Marres makes clear that this datafication does not only apply to social media platforms. By referring to Knorr-Cetina she underlines that through the transfer from the analog to the digital world, not only our social media data but our phone, purchase, traffic data, etc. are collected – and society and sociality have become controllable in almost any area of life (Marres, 2017, pp. 70, 71, 75). Even though this is an important point and especially interesting in the debate on the impact of social technologies, it is missed in Jordan’s argumentation.
Despite several similarities, Jordan and Marres elaborate on the topic from two different angles: Jordan (2020) structures his text by thoroughly explaining the set-up and monetization processes of three social media networks: Facebook, WeChat, and Snapchat. (pp. 35, 42, 45). He investigates social technologies only from a data-driven, economic perspective with a brief digression to the political influence of data (Jordan, 2020, pp. 35, 44). Jordan focuses on platforms and data. Advertisers need to match the guidelines of platforms (Jordan, 2020, p. 38), the platform retrieves data (p.39) and the platform’s design must not be alienating for the user’s social experience as it will disturb the monetization process (p.37). It is the platform and the data that are in the center – not the sociality of the human being. Marres however approaches the debate from a sociological point of view. She criticizes the “platform-centric” and “data-centric” perspectives (Marres, 2017, pp. 66, 70). To solve this device-driven perspective she introduces the “practice-centered” view on social technologies. It suggests that to understand sociality on social platforms we must look beyond them and explore the (untrackable) social practices and
contexts that spread to other channels and networks (Marres, 2017, pp. 72, 74, 88). She concludes that none of the formerly mentioned approaches are enough to understand the impact of social technologies. Rather it is the composition of the three approaches – and maybe even more (Marres, 2017, p. 88). To sum up, whereas Jordan engages in the debate one-sided, Marres takes a holistic approach. However, combined both texts could make a whole: Jordan text could be a helpful addition to Marres’ chapter about data.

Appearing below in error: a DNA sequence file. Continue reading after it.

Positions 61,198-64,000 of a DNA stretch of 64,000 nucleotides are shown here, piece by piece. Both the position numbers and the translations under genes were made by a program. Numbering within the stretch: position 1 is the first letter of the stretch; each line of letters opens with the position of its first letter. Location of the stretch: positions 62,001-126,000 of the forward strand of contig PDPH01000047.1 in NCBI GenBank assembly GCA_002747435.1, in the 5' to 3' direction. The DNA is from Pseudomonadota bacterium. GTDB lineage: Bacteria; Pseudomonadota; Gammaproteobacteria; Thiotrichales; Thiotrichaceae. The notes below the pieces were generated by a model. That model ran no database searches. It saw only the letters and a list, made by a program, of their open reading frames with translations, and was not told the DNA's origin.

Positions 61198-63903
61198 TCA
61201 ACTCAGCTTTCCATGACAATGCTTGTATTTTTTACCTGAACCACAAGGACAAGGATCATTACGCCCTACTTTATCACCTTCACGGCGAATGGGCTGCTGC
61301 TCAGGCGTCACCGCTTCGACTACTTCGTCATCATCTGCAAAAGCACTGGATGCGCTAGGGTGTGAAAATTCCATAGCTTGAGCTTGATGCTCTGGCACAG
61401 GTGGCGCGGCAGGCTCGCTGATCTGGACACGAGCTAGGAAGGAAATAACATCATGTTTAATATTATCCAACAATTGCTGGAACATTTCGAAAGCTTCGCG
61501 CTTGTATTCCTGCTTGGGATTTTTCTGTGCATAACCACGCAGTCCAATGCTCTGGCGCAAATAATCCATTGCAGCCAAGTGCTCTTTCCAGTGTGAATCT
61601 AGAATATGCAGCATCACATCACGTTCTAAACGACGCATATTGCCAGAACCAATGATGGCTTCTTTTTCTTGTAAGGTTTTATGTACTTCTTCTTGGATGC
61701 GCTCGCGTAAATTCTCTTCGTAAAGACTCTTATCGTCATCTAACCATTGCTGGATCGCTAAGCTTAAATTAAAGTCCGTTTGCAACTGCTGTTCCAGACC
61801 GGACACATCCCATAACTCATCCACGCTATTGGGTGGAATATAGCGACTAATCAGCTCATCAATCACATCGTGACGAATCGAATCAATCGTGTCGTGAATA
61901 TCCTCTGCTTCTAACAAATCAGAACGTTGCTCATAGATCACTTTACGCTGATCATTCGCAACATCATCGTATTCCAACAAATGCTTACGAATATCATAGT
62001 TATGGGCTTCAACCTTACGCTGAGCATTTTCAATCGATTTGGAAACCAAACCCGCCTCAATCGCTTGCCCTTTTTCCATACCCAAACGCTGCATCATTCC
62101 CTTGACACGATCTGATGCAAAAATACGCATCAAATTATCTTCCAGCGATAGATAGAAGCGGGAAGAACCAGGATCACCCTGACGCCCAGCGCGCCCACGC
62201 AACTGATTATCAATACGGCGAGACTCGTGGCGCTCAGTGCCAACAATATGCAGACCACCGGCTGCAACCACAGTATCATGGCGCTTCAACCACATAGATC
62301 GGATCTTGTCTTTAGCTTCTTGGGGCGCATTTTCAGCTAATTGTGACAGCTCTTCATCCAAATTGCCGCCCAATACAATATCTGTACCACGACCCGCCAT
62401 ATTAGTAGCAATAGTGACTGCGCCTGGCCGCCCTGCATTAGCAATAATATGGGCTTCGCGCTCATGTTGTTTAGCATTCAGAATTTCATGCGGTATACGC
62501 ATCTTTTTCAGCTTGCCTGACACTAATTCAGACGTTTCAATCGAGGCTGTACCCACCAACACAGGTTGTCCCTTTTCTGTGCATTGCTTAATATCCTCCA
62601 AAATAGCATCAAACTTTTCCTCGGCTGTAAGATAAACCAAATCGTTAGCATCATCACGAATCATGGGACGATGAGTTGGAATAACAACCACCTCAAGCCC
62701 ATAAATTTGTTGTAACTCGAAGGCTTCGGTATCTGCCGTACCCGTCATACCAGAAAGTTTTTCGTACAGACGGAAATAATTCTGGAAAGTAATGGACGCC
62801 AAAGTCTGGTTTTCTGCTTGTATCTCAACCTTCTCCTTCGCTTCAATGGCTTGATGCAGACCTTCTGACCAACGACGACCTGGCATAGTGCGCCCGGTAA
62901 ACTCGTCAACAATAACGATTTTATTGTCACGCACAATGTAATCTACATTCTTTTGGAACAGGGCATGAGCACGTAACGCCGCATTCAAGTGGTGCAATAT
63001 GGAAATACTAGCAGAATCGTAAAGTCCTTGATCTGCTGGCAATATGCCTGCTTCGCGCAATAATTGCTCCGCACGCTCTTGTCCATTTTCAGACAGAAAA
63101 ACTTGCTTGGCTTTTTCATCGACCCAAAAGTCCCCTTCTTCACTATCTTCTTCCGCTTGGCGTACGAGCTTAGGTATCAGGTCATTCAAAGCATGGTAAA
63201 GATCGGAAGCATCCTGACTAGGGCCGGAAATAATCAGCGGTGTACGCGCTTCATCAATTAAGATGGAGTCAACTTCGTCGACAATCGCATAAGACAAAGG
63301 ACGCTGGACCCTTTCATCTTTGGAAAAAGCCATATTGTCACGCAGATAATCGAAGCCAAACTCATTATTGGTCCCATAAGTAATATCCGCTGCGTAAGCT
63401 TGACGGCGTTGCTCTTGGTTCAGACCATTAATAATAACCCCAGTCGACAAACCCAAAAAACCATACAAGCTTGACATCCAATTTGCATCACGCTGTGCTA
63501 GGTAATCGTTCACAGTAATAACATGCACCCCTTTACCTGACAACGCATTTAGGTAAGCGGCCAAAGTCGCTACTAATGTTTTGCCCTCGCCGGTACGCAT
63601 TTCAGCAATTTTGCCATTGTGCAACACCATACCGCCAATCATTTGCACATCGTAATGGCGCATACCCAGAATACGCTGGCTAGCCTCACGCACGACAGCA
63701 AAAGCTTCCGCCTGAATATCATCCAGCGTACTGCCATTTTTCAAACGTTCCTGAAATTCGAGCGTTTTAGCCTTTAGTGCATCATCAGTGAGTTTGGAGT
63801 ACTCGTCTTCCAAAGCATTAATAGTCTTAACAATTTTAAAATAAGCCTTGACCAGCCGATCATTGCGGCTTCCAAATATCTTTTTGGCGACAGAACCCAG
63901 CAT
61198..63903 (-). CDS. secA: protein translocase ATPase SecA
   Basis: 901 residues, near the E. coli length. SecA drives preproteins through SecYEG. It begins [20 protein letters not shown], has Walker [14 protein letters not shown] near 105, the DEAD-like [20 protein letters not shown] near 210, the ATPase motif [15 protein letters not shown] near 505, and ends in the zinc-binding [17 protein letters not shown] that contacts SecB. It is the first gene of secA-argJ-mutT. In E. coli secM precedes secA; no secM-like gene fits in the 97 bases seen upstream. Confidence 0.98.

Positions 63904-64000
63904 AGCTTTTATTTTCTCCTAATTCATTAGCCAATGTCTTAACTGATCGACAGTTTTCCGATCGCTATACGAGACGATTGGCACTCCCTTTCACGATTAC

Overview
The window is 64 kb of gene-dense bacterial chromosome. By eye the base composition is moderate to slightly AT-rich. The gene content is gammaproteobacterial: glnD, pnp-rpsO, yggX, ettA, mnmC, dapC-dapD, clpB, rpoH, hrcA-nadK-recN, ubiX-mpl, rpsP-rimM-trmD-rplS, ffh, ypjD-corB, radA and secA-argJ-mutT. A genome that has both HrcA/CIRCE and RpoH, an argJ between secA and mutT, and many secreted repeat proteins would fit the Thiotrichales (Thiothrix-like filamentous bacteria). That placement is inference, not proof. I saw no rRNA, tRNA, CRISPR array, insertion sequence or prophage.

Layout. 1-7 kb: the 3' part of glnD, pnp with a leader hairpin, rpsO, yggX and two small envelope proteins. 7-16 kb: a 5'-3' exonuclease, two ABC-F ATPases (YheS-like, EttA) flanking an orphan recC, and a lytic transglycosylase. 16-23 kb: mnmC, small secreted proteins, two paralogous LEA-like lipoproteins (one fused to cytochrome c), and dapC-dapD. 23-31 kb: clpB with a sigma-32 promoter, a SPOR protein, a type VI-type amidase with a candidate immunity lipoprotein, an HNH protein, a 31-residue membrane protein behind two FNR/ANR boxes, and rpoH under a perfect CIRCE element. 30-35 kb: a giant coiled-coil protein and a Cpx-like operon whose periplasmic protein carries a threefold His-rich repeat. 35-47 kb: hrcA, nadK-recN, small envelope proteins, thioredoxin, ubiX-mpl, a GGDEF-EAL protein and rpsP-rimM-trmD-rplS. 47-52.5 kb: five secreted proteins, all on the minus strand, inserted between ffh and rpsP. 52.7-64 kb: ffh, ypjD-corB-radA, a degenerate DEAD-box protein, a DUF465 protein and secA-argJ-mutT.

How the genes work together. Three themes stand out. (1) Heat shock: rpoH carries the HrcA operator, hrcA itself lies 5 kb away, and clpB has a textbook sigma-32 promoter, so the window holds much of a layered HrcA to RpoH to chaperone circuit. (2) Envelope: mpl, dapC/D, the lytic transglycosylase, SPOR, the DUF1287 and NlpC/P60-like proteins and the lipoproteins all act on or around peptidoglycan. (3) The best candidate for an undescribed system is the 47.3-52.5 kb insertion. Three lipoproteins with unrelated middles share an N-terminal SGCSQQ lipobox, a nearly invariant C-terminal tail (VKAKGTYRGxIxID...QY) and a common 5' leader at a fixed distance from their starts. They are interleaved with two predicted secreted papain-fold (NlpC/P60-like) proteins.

To conclude, Jordan and Marres investigate the effects of digitalization from different points of view. They agree on the main arguments that social technologies are ambiguous: They enable everyday people to be express their thoughts and create communities even though this results in a disclosure of data that can be abused by industries and governments. Marres shows effectively that social technologies do not only affect our social lives but almost any area we engage in and gives information about their, problems, dangers but also chances and approaches for the future – facts that are missed in Jordan’s text. An interesting question which both authors ignore is the question if social technologies have changed the way people community in face to face situations – and if so, how these changes are visible.

Clement, J. (2020a, August 10). Facebook: Active users worldwide. Retrieved September 09, 2020, from
Clement, J. (2020b, January 08). WhatsApp Status daily active users 2019. Retrieved September 09, 2020, from
Jordan, T. (2020). The Digital Economy. Polity Press, pp. 34-50.
Marres, N. (2017). Digital Sociology. Polity Press, pp. 62-95.
O’Dea, P. (2020, August 20). Smartphone users worldwide 2020. Retrieved September 09, 2020, from